Title: High-frequency quoting and liquidity commonality
Authors: Riccardo Borghi - Cass Business School (United Kingdom) [presenting]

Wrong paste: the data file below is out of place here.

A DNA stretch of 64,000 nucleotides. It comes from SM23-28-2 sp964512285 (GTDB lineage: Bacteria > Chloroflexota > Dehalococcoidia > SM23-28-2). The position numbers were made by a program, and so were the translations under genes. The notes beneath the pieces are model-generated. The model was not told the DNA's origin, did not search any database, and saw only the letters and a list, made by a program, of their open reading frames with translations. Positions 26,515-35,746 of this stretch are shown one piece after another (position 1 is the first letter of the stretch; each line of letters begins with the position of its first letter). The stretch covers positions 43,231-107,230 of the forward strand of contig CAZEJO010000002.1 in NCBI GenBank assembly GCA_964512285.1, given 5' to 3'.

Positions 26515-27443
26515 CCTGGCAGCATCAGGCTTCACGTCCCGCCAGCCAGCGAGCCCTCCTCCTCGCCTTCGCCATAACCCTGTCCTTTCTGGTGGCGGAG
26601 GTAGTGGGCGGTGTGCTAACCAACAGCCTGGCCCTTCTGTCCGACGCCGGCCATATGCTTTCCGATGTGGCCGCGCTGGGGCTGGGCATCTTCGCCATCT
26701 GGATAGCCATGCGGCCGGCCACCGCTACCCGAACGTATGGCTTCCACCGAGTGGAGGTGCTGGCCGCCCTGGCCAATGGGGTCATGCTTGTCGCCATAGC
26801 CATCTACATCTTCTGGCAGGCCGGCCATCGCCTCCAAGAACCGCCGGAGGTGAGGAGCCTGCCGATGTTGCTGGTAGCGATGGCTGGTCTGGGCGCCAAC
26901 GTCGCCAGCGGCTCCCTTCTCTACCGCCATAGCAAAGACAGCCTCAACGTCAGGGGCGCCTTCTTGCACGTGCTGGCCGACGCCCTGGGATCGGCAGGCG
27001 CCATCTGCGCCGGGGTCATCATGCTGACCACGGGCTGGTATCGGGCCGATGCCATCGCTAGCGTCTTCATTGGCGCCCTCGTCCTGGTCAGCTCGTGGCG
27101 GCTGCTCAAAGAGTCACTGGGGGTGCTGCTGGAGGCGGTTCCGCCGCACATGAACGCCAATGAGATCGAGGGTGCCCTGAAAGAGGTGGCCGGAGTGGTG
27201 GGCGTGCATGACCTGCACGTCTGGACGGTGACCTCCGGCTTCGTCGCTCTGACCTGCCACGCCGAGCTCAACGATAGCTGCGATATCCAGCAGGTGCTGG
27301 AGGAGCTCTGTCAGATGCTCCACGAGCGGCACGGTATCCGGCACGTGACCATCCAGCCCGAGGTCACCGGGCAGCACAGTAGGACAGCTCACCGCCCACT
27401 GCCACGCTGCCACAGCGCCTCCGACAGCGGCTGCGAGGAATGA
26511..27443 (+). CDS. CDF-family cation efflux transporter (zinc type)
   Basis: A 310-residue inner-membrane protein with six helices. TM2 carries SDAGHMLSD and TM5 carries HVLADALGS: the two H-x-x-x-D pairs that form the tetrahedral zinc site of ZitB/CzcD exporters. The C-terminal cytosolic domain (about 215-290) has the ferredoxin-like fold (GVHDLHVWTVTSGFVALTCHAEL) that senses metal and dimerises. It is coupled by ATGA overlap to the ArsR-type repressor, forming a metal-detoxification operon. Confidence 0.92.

Abstract: The last years have seen the growth of the high-frequency trader (HFT): a firm that uses proprietary capital to act as market maker on multiple securities engaging in high-frequency quoting (HFQ). The relationship between HFQ and intraday liquidity commonality, i.e. the explanatory power of common liquidity factors on stock liquidity, is investigated to test if HFQ activity increases market interconnectedness. The sample comprises all trades and best quotes' updates for the FTSE100 stocks from January 2010 to December 2014, traded on the London Stock Exchange. An upgrade of the trading systems of the London Stock Exchange on February 2011 is used to identify an exogenous positive shock to HFQ. The empirical results suggest that HFTs are most active before 12pm when stocks are less liquid and market makers are needed the most, while HFQ decreases steadily after 12pm and it is the lowest at the end of the day. Furthermore, liquidity is the highest and the most common at the end of the day, which might suggest the presence of informed market makers. So far, no change in the intraday relationship between HFQ and liquidity commonality has been found after the update of the LSE trading system.